Homeland security jobs offer veterans the opportunity to directly support our national defense. After performing such duties for years, many veterans strongly desire to continue serving in an area focused on security and protection. What better way to do that than to seek a civilian career with the Department of Homeland Security?
Careers within DHS can be challenging, exciting, and rewarding for those who find job satisfaction through making a positive impact on the lives of other citizens. No matter what specific job you held as a military member, odds are you’ll be able to find something similar with the DHS. So let’s explore a few of your options!
What exactly is Homeland Security?
The U.S. Department of Homeland Security was created in 2001, to “promote homeland security and to coordinate homeland security efforts among other government agencies and
private industry.” What do they do exactly? The span of operations is quite broad and varied, but a general description would be that DHS stays on alert to predict and, when possible, prevent threats to the country. Such threats range from terrorist acts, disease outbreaks, and natural disasters.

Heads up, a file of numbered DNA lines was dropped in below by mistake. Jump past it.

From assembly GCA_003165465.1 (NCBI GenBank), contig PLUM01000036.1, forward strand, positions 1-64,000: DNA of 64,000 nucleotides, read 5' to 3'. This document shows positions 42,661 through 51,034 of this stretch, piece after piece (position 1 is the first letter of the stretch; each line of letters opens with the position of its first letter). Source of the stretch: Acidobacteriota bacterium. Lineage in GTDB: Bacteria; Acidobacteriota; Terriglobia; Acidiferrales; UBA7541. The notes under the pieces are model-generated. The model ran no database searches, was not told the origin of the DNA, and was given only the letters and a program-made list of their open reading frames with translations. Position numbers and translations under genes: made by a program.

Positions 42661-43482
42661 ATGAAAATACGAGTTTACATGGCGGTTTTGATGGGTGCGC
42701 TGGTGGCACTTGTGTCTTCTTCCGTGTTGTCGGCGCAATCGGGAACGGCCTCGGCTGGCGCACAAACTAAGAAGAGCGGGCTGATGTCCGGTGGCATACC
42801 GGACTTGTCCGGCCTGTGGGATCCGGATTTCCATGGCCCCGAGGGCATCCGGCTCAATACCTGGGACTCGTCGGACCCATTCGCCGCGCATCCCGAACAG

DHS, through the numerous component agencies which fall under their hierarchy, identifies weak areas which might be vulnerable to man-made attacks or Acts of God (any “natural hazard outside human control, such as an earthquake or tsunami, for which no person can be held responsible”). They also respond to crises and help mitigate damage.
DHS hires employees to work in every area, from “general mission support to law enforcement, to immigration and travel security to prevention and response.” Here are a few examples of exciting opportunities for veterans to work for DHS:
U.S. Customs and Border Protection offers careers for Border Patrol agents and Import Specialists. CBP loves hiring vets and the job outlook is very good, as emphasis on border security will continue to be a focus in the years to come. Average salary for border agents is approximately $68,550 a year.
U.S. Immigration and Customs Enforcement (ICE) offers jobs for Detention and deportation officers, immigration enforcement agents, and general security specialists. Under the current political climate, ICE agents often face some public opinion challenges. However, their work is more important now than ever as enemies seek to exploit the situation.
ICE is huge, with over 20,000 personnel, 400 offices, and a $6 billion budget. They manage three “operational directorates,” which are Homeland Security Investigations, Enforcement and Removal Operations, and Office of the Principal Legal Advisor. With so many sections to work in, the job outlook is very good, and average ICE agent salaries hover around $61,600.
U.S. Secret Service offers protective and investigative services to the President and Vice President, the President’s family, and also to former presidents and presidential candidates, at times. Glassdoor cites the average salary as $125,000 a year.